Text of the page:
The Establishment of a Free Southern Theater
A Theater with Purpose
Creating a theater company connected with the organized movement for civil rights in Mississippi required sustained commitment and strategy. O’Neal, Moses, and Derby not only had to convince movement organizers of their plan and gain support for the time it would take, they had to raise the funds necessary to support their endeavor. Key support from William Hutchinson, the Drama Director at Tougaloo College, anchored their project with a home and a crop of students interested in participating. From this base at Tougaloo College they workshopped their ideas and developed two key documents which would become the basis for sharing their vision throughout the movement and the American theater community; Proposal for a Free Southern Theater and A General Prospectus for the Establishment of a Free Southern Theater.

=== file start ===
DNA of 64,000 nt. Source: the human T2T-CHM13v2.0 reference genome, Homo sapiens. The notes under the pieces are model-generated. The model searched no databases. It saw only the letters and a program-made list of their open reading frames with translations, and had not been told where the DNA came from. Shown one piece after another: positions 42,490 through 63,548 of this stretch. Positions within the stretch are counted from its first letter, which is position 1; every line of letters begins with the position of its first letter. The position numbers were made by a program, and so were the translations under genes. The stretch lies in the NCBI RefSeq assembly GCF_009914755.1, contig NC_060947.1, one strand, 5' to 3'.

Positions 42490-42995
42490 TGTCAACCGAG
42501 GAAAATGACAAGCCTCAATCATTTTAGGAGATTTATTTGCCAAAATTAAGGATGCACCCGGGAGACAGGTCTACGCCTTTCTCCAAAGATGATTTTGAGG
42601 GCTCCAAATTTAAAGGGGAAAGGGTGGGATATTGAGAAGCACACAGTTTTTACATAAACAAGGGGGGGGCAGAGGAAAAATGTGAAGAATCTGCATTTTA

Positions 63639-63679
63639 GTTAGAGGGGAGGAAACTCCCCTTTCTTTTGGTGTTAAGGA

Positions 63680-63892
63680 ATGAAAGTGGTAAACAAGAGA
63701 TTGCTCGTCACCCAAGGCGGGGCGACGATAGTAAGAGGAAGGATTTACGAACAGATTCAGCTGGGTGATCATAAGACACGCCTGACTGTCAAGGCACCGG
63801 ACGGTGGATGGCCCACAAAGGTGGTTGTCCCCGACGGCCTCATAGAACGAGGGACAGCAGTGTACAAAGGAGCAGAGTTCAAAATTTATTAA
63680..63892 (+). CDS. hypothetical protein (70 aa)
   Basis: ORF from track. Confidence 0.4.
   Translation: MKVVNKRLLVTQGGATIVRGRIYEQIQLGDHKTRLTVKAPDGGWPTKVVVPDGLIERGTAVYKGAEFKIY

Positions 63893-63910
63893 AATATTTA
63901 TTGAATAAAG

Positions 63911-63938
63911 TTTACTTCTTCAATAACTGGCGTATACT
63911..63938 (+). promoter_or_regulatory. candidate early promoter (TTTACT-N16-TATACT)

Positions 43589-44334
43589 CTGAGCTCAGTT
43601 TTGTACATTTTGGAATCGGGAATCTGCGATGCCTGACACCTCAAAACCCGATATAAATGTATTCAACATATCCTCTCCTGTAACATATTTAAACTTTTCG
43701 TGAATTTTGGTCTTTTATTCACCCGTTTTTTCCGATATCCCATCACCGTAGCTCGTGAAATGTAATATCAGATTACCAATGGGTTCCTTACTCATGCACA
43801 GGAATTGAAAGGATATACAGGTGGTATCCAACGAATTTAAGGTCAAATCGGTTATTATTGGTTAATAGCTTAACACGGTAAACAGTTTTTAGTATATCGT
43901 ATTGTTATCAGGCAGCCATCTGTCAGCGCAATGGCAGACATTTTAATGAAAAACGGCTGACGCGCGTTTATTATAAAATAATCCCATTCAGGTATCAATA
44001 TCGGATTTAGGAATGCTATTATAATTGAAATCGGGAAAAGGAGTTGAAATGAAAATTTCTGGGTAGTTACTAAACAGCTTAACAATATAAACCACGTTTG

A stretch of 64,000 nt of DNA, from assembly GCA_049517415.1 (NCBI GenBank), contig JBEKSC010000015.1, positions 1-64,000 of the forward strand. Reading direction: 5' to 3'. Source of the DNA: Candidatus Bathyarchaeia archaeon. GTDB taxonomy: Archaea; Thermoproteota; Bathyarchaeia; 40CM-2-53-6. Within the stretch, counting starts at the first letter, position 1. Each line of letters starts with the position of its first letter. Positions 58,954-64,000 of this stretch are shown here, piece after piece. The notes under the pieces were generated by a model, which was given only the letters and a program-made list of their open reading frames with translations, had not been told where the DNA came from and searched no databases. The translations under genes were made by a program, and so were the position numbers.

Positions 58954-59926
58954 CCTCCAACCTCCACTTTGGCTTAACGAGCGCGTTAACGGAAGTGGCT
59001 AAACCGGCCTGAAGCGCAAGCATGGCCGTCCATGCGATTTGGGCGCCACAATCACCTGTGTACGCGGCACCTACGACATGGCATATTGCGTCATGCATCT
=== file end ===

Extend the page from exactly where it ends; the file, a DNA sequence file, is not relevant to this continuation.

In addition to mapping out the logistics for the development of a Free Southern Theater such as technical needs and the types of plays which would be presented, O’Neal, Moses, and Derby outlined the circumstances which defined the “oppressive system in the South” and the outcomes they expected to achieve through their work. This attention to practical impacts of theater work which could directly address oppressive circumstances was an innovation in community-based arts practice.
The Circumstances of Oppression
Outline of circumstances of oppression found on page one of the Proposal for a Free Southern Theater. A more expansive list can be found under the heading Mississippi--The Caste System in a Cultural Desert on page two of the Prospectus.
Outcomes Expected from the Work
Outline of the outcomes expected from the theater company’s work found on page one of the General Prospectus for the Establishment of a Free Southern Theater. Similar but alternate outcomes listing on page two of The Proposal.
This interlacing of outcomes for creative growth and exposure to the technical aspects of the arts with practical movement based goals of strengthening communication within the Black community toward an awareness of broad universality to the problems Mississippi Black communities faced was a revolutionary use of theater. During a historical period in which experimentation in participatory art practice was emerging in various forms around the nation and the globe, the direct application within anti-oppression work exhibited by Free Southern Theater was unique in America.